From the "I used to own a Third Gen F-body, but I'm feeling much better now..." file

Okay, today, this guy comes in from the maintenance shop and stops by my office.   I’ve bought some spare parts from this guy before because he had a ’86 Pontiac Trans-Am LG4 / auto that he totaled out.  Now the LG4 is a 305 cubic inch V8 with a Flintstone era technology carburetor on top and is one of the most anemic motors ever produced by General Motors.  Stock it had like 140 horsepower and a torque curve as flat as my first girlfriend's chest... Well, this guy used to own a Trans-Am, and I've owned a few Camaros and Firebirds, so we still talk shop when the urge strikes him, or more like he talks and I pretend to listen, which I guess to him is just the same, but today really took the cake.

He asks how my cars are doing and I tell him they're running fine He says how he misses his TA, how it was this fast, that fast, etc. and the BS-Meter starts really going off.

He says that he never lost a race to a Mustang when he had the car.  He told me that he bought it used, with 240,000 miles on the clock and that he took it to the local Pontiac dealership because it needed some work. Well, apparently, they put the LG4 TA on the computer and he asked if the motor was ‘stock’. They Pontiac technician looked at the computer and said that according to the computer, the motor was putting out 296 horsepower and that it was factory stock.  Now how can an engine sensor diagnostic computer indicate how much horsepower your car is making, or if the motor is stock?  Wouldn't you need a dedicated engine dyno to measure horsepower and a visual inspection or a smog test to try to determine if the motor is stock?  I don't think a hand held device designed to check to see if all the sensors of your motor are working properly is going to be able to measure horsepower...  So, my question to myself was when did a dealer technician become able to hook up a diagnostic computer to a ADSL port on a GM car and with the Trans-Am stationary, idling, be able to tell that the motor, the bone stock factory motor, was putting out 296 horsepower and from looking at the little indicator screen to tell that the motor was still stock?  The guy said the technician told him it was a rare motor.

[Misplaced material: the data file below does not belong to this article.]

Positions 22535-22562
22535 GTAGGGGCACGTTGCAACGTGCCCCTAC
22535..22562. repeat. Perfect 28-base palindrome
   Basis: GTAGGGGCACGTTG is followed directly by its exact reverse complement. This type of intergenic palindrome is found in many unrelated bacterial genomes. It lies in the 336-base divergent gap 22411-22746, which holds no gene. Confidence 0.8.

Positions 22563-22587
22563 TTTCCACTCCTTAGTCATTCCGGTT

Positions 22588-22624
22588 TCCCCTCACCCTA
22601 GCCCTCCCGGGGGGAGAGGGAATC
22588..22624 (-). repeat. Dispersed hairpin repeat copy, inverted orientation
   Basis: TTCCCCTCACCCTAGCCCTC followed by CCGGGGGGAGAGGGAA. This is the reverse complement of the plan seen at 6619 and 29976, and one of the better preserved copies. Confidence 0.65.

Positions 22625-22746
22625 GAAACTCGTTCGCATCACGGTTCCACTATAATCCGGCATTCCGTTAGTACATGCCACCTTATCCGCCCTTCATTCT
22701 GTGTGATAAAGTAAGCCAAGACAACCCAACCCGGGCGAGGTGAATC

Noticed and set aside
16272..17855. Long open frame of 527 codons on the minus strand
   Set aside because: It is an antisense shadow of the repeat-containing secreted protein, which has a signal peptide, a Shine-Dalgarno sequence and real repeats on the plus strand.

Damn, and I forgot to wear my rubber hip-waders today... this bullshit was getting deep and I had a feeling that it wouldn't stop until we had reached snorkel-level.

For those new to the performance genre, 296 horsepower from a LG4 is about 156 horses more than it produces stock.  For comparison sake, a bone stock 350cid LT-1 engine produces about 275 horsepower.  The LT-1 is a far superior engine than the LG4, by any stretch of the definition and the LS-1 is even better yet.

So, the guy then says that at 80mph, he’s cruising at 2000 rpm and the thing would scream all the way to 6500rpm without running out of steam.  Remember, we're talking a 305 cubic inch motor here with a carb on top and this guy is talking like it will run to 170mph.  The LG4s were notorious for wheezing out around 4500rpm and had a torque curve as flat as the Firebird decal on the hood.  He said it would never burn rubber, it would just squat down on the rear and take off like a rocket. He also said that the technician wanted to drive the car and that the tech wouldn’t believe him that it didn’t burn rubber.  The tech tried it himself even said he had never been in a faster TA than that car (stock LG4, automatic, carb, 240k miles on the clock, remember the facts here…). They drove it over to the Chevy dealership and put it on the Chevy tech’s computers over there, and got the same numbers.

Like I said, I'm good at pretending to listen.  All kinds…  I made a mental note not to take my vehicles to either one of those two dealers for service.   Apparently, their service staff are composed of idiots who still think that internal combustion is magic.